# Frames: a corpus for adding memory to goal-oriented dialogue systems (El Asri et al., 2017)

Another paper about a dataset of dialogues, but this time with structure. Like the paper from yesterday, the aim is a dataset of task-oriented conversations, but with more complexity than prior work. The difference is that this work includes a structured representation of the state of the conversation: frames.

A frame is essentially a tuple describing a query, e.g. (Destination: Sydney, Origin: Ann Arbor, price: 1500 USD). There are multiple frames in a dialogue (a departure from DSTC tasks), and utterances are labeled with dialogue acts that capture modifications to the frames as well as references to them. This structure sounds fairly general, though the focus here was on vacation planning, where the user is buying a package. The setup doesn’t maximise the potential complexity though, as there are a small number of set packages available, rather than the complex tradeoffs of flight+hotel combinations that exist in practise. Looking at the example dialogues in the paper, it has complete sentences of some complexity. One thing I’m still curious about is disagreements between annotators, as for the complete task the score was 0.62 +/- 5 (with dialogue acts being trickier than slot values, and no scores for frame references on their own).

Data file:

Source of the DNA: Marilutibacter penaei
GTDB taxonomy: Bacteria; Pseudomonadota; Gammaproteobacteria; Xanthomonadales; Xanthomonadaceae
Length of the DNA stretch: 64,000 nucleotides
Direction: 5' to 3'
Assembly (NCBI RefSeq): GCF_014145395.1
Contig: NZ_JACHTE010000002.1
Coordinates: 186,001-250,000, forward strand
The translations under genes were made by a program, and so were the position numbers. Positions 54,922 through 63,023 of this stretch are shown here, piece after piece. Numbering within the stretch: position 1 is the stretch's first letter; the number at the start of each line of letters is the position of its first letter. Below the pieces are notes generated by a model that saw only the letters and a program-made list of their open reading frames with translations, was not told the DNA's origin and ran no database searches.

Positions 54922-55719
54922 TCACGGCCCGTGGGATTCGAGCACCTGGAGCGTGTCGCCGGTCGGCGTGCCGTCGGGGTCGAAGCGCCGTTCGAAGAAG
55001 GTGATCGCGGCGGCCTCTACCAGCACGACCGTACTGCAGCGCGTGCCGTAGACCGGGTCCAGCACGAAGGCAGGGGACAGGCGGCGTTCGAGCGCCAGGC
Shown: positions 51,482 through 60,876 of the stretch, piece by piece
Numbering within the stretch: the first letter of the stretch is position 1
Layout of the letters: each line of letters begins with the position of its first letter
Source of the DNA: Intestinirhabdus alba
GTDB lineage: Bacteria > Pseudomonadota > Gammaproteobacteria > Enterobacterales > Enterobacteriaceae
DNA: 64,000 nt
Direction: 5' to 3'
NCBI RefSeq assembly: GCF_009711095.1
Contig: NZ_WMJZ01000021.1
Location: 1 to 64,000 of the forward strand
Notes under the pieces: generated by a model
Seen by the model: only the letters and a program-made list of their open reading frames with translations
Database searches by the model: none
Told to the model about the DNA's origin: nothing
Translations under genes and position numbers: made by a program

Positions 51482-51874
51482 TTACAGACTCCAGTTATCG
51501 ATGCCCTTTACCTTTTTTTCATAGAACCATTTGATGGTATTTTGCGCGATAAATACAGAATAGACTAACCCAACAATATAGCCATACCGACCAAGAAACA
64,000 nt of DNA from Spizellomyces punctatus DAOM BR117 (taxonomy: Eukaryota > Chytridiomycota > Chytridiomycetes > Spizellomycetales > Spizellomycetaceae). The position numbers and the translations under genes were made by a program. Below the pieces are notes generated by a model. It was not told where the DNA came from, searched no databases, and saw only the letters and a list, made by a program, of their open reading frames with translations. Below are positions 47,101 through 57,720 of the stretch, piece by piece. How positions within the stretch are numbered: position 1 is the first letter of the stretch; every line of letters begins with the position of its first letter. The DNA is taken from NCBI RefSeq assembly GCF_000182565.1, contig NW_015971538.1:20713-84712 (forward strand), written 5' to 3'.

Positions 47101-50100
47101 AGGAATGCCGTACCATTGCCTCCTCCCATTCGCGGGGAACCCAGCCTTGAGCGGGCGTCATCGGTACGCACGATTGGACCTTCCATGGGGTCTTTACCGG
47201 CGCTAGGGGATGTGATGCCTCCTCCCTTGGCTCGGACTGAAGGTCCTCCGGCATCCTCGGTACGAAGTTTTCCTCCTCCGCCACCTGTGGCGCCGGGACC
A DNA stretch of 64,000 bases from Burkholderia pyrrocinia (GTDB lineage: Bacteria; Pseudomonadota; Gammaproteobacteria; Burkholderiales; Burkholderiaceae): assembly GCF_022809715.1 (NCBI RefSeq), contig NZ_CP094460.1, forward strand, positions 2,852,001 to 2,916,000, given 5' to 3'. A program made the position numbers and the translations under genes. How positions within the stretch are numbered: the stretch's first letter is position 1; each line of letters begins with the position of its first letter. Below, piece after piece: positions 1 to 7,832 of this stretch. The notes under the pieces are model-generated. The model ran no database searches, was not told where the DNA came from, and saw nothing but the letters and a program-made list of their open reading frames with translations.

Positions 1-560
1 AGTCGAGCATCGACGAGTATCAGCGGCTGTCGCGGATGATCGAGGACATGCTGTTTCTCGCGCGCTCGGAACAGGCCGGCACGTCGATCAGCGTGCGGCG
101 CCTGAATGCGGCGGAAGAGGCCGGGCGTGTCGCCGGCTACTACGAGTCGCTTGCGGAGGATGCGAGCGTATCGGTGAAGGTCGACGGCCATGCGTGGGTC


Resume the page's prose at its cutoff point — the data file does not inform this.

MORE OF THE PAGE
Comparing to the Stanford dataset this is smaller (11k vs. 1.4k), but has more turns per dialogue (11 vs. 15) and probably longer turns too, judging by the examples. The tasks are completely different, but both come with small tables of information that are private to the two participants and required for almost every turn in the conversation. Evaluating on both could be a great way to show the flexibility of a dialogue system, but the lack of frames for the Stanford data and the difficulty of running a human evaluation for this data limits the feasible types of multi-domain experiments.

## Citation

@InProceedings{elasri-EtAl:2017:W17-55,
author    = {El Asri, Layla  and  Schulz, Hannes  and  Sharma, Shikhar  and  Zumer, Jeremie  and  Harris, Justin  and  Fine, Emery  and  Mehrotra, Rahul  and  Suleman, Kaheer},
title     = {Frames: a corpus for adding memory to goal-oriented dialogue systems},
booktitle = {Proceedings of the 18th Annual SIGdial Meeting on Discourse and Dialogue},
month     = {August},
year      = {2017},